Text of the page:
NJ Media Watchdog Series: “Fair and Balanced” instead of the real story at the Star-Ledger

Part One: This diary is the opening salvo in Blue Jersey’s NJ Media Watchdog Series, examining how the news media New Jerseyans are turning to for information are doing in presenting the news we all depend on to make our decisions. Star Ledger is New Jersey’s largest circulation newspaper, and its largest online newspaper as well.

There is one huge pet peeve that I have when it comes to the traditional media, and it is traced directly back to FOX News and its nonsensical “fair and balanced” meme.  This falsely presents a story as “one side against the other” as opposed to actually, you know, reporting the facts as is without having it become a “he said/she said” partisan matter.  

Yes, some things are truly partisan matters, and having each “side” give their story or quote give the story “balance” but usually it is at the expense of actual and true events.  There may be 2 “sides” to a story, but generally to me, the 2 sides are “facts” and “not facts”.  The facts can be spun or presented as partisan, but oftentimes that is just one side trying to explain away or cloud the actual truths and events as something that has 2 equal cases for.  

While climate change or torture are perfect examples – 2 things that really are not up for debate, but are serious issues that have been reduced to “supporters of climate change evidence” or “opponents of torture” – it happens on a much wider scale as well.  And while many many newspapers and media outlets have been reduced to “here is an issue, get a quote from both sides”, the Star Ledger has been downplaying many of the pretty serious conflicts of interest that Chris Christie has been involved with.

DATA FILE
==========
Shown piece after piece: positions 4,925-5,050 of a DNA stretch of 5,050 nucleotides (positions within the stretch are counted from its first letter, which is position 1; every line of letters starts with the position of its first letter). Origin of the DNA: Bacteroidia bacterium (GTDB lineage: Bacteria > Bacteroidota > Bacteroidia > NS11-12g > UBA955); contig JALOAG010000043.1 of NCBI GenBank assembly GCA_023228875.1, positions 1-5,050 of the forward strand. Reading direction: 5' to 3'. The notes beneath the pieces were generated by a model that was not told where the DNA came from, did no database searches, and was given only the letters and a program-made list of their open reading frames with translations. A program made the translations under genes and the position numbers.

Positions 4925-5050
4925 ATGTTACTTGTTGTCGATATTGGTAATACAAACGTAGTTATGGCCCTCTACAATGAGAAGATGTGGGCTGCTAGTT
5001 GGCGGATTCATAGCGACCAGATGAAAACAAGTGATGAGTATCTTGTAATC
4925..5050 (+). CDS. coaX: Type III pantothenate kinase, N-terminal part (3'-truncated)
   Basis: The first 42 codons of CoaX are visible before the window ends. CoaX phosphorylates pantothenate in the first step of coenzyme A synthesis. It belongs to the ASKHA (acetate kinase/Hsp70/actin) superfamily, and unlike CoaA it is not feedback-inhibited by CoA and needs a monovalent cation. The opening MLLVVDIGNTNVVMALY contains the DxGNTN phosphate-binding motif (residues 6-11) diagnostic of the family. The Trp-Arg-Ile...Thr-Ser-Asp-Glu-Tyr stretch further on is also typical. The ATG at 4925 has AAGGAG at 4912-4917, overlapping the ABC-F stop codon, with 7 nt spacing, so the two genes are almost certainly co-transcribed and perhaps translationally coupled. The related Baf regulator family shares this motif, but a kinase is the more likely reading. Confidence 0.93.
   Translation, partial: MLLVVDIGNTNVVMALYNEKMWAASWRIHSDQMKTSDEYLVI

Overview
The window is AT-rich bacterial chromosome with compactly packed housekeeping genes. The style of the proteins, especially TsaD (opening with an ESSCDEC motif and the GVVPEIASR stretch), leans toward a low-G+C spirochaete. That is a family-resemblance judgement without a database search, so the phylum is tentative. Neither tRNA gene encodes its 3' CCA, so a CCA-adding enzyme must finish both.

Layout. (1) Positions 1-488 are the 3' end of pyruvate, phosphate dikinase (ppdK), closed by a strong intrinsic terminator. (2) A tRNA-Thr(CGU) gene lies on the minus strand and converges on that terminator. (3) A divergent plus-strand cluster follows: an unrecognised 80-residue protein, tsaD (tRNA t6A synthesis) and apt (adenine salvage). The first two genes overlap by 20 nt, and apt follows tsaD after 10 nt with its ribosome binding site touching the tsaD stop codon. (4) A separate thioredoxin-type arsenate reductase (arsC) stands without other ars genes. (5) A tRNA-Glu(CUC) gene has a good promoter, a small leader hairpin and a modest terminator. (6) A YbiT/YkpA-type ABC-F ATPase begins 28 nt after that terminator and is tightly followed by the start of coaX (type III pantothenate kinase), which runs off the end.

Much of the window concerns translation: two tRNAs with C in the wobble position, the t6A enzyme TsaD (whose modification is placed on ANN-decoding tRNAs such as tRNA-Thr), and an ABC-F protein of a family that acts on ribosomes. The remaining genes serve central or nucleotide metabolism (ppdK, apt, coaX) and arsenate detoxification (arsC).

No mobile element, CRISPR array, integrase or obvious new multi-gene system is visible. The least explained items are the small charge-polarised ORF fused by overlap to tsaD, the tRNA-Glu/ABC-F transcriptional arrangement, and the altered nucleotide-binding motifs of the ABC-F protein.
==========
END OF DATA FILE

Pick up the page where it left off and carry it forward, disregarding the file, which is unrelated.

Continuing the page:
There certainly are some issues that are not as “big” as others, but when major actual conflicts are turned into a partisan issue, it does a huge disservice to the story, the truth and most importantly, to the voters – especially when Christie’s entire campaign is based on the one premise that he is a non corrupt “crime buster” and he hasn’t had anything of substance to add which isn’t already a failed republican idea.